Jackson's Oxford Journal (15/Dec/1810) - Inundation

The following is a transcription of a historic newspaper article and may contain occasional errors. If the article was published prior to 1 June 1957, then the text is likely in the Public Domain.

Inundation. — About one in the morning of the 29th ult, the Driggle Reservoir[1] , at the top of Stanedge, in Marsden, about nine miles west of Huddersfield, burst, and the water flowing in an easterly direction, inundated the whole of the adjoining valley. This reservoir, formed for the purpose of supplying the Huddersfield Canal, covered about 28 acres of land, and such was the destructive impetuosity of the flood, that it swept away a cottage, occupied by James Scoldfield, standing on the declivity of a hill, and his wife and four children perished in the flood. Rushing forward in its fatal course, the water advanced to the mill of Messrs. Horsfalls, and completely inundated the house of the miller, James Balmforth, that himself and his wife were floated out of their beds ; he seized the stone-work in the window, and for some time held his wife in his embrace ; but she was at length forced from him, and the next morning her lifeless body was taken up at a place called the Paddock, two miles from Huddersfield ; the husband, however, kept hold of the window till the water subsided, and by that means preserved his life. Besides these fatal accidents, in which six lives were lost, many others, of less consequence occurred.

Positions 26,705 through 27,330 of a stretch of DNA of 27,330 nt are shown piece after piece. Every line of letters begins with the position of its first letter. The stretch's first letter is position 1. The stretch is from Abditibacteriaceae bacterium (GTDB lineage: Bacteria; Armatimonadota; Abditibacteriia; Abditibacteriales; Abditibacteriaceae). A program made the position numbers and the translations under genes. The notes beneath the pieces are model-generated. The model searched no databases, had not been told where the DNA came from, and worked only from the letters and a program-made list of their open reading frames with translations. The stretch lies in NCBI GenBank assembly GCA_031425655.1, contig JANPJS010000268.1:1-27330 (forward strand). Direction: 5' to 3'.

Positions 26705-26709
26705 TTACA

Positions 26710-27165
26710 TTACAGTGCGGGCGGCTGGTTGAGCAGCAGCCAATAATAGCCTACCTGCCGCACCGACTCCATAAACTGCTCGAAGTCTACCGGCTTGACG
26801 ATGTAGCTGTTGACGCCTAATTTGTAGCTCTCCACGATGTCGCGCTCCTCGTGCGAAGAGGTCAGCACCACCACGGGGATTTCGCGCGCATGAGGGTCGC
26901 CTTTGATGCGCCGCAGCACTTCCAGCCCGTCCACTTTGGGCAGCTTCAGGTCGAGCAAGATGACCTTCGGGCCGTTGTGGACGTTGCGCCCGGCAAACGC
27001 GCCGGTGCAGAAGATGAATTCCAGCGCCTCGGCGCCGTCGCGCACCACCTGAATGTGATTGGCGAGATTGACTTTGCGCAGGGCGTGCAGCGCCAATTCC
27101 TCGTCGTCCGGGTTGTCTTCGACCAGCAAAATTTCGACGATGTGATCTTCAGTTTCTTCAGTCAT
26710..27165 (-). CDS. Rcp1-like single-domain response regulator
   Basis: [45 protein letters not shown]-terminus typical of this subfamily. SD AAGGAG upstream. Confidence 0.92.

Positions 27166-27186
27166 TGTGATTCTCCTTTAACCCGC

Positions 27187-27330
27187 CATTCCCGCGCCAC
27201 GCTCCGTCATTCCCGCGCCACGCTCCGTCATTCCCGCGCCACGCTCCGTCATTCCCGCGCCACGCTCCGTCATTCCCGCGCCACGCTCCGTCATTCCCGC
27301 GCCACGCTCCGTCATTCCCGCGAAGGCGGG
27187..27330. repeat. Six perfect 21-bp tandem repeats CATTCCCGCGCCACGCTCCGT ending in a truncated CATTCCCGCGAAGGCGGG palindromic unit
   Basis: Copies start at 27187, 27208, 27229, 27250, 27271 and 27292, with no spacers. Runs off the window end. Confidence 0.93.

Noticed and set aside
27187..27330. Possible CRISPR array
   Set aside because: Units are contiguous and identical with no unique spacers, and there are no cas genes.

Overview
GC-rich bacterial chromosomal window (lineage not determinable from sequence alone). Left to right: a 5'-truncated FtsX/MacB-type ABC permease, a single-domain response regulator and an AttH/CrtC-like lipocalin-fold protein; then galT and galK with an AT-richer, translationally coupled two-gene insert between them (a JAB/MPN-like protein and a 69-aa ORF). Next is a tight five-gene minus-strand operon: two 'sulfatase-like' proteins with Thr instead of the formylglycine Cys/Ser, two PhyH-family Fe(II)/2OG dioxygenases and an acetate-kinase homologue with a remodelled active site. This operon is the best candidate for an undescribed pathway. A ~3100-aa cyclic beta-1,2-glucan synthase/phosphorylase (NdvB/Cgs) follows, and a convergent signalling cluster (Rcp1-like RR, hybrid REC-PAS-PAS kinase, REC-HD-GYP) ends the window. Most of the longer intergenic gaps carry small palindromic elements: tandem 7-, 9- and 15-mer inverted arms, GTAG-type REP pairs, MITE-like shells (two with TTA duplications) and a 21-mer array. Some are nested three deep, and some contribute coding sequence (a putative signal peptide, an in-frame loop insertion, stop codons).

Notes and References

  1. The Diggle Moss Reservoir failed on the night of 29 November 1810 after heavy rainfall.